8 Seconds: Libby 18-year-old chases dream of one day conquering bull riding
Paul Sievers/The Western News Jason Colclough tapes up prior to his appearance aboard El Loco last weekend.
His face met the bull’s horn, hammering his nose and cheekbone. He took two steps and passed out.
It was Jason Colclough’s third try conquering a bull, which despite its 1,500-pound-plus shape is agile enough to perform a swift, powerful combination of back-end kicks, spins, direction changes and mid-air body rolls.
Colclough has the video footage from the run-in. He doesn’t actually remember what happened, but the shot shows that he came to after a few seconds and, he proudly points out, he walked out of the arena.
Like the moment before a car accident, eight seconds on a bull slows time. The beast won that night, knocking Colclough off in seconds.
From then on, his mom made him wear a helmet.
Colclough, an 18-year-old Libby High School senior, rode his first bull last July. Now he’s determined, as long as he’s physically able, to hop on any bull that comes his way. Colclough has succumbed to the disease that country stars sing about – he’s a junkie to the game that usually only leads to broken bones.
“I was hooked on my first ride,” Colclough said. “It’s the adrenaline rush. My legs start shaking just from the rush – not from nervousness. You just can’t wait until the gate opens.”
Colclough secures his spurs to his boots after arriving at the rodeo arena. Regular ones stick straight out from the heel, but bull-riding spurs must be set inward. Judges grant riders extra “style” points for spurring the bull during the ride.
He’s made it to all six winter rodeo events at Eureka’s Lake Koocanusa Arena, one of the only indoor venues for several miles, and is now here for his seventh. He says that his girlfriend doesn’t mind that he plans on missing prom for the series’ finals next week.
“She’d rather go to the rodeo, too,” he said, though he introduced her to her first rodeo just last month.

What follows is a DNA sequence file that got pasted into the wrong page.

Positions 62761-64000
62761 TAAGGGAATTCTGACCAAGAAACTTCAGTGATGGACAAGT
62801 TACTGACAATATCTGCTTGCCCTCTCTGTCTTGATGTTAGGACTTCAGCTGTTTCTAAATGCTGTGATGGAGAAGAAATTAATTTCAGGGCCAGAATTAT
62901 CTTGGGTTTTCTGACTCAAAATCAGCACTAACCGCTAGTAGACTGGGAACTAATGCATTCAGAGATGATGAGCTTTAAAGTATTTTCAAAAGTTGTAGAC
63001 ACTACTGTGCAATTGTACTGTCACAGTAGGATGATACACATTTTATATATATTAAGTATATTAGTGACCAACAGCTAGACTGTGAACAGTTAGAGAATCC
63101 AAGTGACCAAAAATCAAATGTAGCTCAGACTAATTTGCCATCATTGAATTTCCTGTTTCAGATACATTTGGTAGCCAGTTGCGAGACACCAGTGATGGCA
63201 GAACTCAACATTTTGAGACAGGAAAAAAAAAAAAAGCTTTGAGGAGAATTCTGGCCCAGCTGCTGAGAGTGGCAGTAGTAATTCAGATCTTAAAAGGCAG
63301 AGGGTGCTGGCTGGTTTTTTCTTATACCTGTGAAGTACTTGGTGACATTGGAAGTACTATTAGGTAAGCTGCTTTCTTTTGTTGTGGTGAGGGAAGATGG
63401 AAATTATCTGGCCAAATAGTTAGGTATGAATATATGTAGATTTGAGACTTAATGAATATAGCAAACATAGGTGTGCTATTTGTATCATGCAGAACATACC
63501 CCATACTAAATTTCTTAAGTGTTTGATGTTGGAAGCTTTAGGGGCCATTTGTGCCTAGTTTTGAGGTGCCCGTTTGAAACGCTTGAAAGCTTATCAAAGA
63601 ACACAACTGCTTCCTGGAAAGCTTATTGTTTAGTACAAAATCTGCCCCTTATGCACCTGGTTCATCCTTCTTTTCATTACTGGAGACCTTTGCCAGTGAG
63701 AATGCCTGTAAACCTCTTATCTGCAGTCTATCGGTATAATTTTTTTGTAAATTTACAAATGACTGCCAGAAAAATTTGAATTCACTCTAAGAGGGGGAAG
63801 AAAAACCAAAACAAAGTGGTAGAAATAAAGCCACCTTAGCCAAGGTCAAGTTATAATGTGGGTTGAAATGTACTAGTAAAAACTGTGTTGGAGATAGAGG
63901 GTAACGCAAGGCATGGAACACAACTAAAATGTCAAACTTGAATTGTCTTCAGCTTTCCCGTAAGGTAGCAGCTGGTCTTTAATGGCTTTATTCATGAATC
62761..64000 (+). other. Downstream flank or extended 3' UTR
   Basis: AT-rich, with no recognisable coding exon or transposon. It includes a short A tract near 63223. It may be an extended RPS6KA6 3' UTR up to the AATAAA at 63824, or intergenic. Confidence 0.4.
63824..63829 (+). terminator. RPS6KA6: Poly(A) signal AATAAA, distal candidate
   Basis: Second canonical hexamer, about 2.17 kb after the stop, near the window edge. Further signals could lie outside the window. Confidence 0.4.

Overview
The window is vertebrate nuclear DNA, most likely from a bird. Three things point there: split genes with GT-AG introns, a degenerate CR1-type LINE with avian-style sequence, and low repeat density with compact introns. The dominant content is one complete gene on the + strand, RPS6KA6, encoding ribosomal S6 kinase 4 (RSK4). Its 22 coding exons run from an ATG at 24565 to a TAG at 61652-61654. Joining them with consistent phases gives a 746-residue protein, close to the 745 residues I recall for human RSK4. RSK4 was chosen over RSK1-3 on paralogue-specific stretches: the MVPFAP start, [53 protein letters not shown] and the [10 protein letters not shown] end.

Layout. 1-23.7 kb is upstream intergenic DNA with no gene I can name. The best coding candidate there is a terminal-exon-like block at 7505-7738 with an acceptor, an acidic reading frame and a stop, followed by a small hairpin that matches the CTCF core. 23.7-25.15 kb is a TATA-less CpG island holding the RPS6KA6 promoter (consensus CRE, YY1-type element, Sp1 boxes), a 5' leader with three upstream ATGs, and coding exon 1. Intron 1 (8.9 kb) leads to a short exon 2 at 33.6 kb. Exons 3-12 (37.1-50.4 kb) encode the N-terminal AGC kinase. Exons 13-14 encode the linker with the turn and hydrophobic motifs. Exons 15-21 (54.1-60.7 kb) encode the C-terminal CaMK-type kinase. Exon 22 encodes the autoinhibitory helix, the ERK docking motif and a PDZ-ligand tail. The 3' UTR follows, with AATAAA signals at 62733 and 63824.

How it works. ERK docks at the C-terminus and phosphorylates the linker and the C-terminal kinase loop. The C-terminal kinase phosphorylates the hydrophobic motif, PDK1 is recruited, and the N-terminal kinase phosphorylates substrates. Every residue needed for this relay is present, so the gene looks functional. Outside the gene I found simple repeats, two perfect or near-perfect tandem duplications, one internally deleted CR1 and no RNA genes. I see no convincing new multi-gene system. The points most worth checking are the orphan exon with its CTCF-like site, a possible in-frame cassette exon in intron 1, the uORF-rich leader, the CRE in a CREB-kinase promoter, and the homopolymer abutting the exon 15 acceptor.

Once his spurs are tied, Colclough carefully wraps tape around the fingers and palm of his right hand. Though he’s not scheduled to ride for another three hours, the tape needs to stretch before he slides his hand into a leather glove and straps himself to the bull with a rope. The other hand must stay in the air the entire ride – touching the bull, or “slapping,” results in disqualification even if he makes it eight seconds.
So far, he has yet to make it to the whistle, though he’s gotten tenths of a second away. He hopes to change that today.
It’s been eight months since Colclough began, but it’s a story that has been in the making for at least 10 years.
Colclough was a grade-schooler when he accompanied his parents to a Eureka rodeo. From behind the chutes, he watched the enormous beasts throw their heads and blow snot, preparing to burst out and knock a cowboy in the dirt.
“P.J. Morrison set me on the back of a bull that he was going to ride that night,” Colclough recalled, “and ever since then I wanted to become a bull rider.”
Morrison – a Libby native who is now retired from professional bull riding – and several other men in cowboy hats, boots and spurs held 7-year-old Colclough on a bull that was trained to buck when feeling weight on its back.
Colclough never forgot the giddy feeling of having that much power beneath him.
He could have begun sooner. Kids younger than 17 usually start out riding young bulls or miniature bulls to prepare for their larger and harder-bucking counterparts.
Colclough never got around to it. When he did decide to go for it, he took one quick lesson from Morrison before entering the Columbia Falls Blue Moon Bull Bash.
“I had an old barrel that I showed him chute procedure on, how to sit on a bull in the chute, how to get your rope ready,” Morrison recalled. “I was hoping to get him on a practice bull first, but he entered a rodeo before I had a chance.”
“Other than P.J.’s advice,” Colclough said, “it was get on a bull and ride.”